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On Average, Endings are More important than Beginnings
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a_r_williams

The most important beginning, and one of the most important parts of story-telling, is the very beginning of the tale. There is a reason for this. If the very beginning of a story fails—the reader stops reading.

Otherwise, endings generally are more important than beginnings.

What do I mean when I talk about endings?

I mean the full scope of story-telling. The macro and the micro. The macro includes the end of a novel, or the end of a series; but it also includes the end of a chapter.

The micro is the end of a sentence. The end of a paragraph. A joke may have only three lines—but the ending must nail it.

It’s difficult to surprise someone in the beginning. They’re learning about your characters, the world, the situation. But it’s easier to surprise someone with an ending. Like a magician, the writer can lead the reader down the path; shaping, and molding the experience, inferring that the story will head one direction, but underneath, building the reasons and leaving clues that it’s not really going to end like that. And it’s magic when it works. The reader is delighted.

Why are endings so important?

There are many reasons why endings have power and importance in writing and literature.

One reason is because it will be the last chance to make an impression, to leave the reader with something memorable, that last tug of emotion or impact to make the reader feel—something.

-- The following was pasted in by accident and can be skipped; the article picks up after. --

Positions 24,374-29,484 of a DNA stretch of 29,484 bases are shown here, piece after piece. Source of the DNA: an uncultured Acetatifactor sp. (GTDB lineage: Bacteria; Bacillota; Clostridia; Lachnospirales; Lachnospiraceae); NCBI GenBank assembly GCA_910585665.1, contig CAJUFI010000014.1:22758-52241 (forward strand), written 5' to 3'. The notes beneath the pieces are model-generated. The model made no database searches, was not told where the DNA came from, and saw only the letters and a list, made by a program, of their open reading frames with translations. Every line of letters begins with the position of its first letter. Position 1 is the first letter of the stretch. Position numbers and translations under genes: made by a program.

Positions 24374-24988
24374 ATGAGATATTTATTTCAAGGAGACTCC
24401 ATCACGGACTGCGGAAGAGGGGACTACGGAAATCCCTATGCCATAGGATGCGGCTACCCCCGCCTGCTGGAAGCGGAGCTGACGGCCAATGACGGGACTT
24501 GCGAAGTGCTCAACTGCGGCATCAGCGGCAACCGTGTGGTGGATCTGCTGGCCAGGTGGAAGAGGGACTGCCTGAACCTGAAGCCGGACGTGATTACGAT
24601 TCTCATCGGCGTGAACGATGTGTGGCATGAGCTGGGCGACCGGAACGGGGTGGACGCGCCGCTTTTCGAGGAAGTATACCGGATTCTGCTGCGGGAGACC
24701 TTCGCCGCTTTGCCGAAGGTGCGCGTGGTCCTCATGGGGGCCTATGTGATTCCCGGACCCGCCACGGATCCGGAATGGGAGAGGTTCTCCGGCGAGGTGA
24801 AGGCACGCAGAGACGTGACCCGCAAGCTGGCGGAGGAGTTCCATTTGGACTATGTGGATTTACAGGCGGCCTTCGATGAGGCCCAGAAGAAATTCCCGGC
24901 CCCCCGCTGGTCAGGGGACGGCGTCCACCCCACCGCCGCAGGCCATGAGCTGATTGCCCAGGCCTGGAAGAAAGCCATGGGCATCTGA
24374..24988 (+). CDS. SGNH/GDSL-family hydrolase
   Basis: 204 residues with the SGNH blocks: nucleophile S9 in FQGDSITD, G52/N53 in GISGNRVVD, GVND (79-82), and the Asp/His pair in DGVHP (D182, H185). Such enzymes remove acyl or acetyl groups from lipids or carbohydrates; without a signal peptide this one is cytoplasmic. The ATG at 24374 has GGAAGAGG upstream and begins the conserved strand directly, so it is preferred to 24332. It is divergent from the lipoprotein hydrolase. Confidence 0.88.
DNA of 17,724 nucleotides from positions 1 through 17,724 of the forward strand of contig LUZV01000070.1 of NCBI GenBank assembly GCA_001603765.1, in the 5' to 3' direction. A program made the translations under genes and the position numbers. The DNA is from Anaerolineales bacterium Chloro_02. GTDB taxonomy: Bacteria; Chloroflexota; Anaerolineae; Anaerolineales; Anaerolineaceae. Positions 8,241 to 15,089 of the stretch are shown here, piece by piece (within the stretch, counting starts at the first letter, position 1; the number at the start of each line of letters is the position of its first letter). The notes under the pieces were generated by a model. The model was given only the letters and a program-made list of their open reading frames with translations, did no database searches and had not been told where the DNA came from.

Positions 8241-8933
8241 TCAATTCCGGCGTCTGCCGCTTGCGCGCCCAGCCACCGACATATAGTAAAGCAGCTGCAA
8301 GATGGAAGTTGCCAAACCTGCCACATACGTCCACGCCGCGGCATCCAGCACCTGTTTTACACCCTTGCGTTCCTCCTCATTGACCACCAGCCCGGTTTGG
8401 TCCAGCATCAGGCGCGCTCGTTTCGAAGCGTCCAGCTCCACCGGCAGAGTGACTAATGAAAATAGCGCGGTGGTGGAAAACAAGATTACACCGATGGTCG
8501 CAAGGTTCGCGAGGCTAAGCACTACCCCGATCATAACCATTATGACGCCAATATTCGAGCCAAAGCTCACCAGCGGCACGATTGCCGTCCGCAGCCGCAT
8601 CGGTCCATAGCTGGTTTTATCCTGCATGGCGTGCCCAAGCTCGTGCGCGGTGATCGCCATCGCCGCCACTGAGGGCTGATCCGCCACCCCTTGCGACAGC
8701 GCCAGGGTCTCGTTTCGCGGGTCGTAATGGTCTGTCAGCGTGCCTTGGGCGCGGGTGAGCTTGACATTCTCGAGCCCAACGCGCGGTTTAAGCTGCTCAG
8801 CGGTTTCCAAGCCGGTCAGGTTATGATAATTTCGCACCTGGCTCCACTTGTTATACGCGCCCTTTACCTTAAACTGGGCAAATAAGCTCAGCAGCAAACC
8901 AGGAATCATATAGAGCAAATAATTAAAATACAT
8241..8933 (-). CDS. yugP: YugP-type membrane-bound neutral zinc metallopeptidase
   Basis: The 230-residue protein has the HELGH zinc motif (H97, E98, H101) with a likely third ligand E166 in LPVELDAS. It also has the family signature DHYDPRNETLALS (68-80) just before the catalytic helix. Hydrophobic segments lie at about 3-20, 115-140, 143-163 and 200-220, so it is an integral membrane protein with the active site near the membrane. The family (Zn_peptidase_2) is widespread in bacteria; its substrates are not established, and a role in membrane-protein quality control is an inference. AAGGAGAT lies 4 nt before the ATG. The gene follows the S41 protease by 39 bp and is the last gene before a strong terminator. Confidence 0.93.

It has been said that beginnings make you want to read the novel, but endings make you want to read the next one.

Endings have less work to do than beginnings and they also have a different job—they don’t call it a climax for nothing.

Beginnings are the news—it fills you in on the details. Endings are your favorite t.v. show—you can’t wait to see the next episode.

Beginnings always start off cold. They have a job to do. They have less room to make an emotional punch. A beginning must introduce: who is in this scene, when and where does the scene take place, what’s going on, how have things changed since the last chapter.

A beginning starts at a standstill, gains momentum through the middle, and then delivers a climax in the end.

Endings don’t have the same responsibility. They don’t have to explain or set the scene. They don’t have to guide or build. The endings job is to deliver.

Endings benefit from the job the beginning and middle do—and that’s why they are important in the macro and the micro. The shackles are off and they can run, and soar, and dive, and leave the reader breathless and wanting more.

Stop and think about your endings—do they jab? Or do they sizzle out with little enthusiasm?

Every chapter is a mini story. Set the scene with the beginning. Raise the tension through the middle—then end with a climax, or a cliff hangar, or a wallop!

Make use of your endings! Push the reader into the next chapter.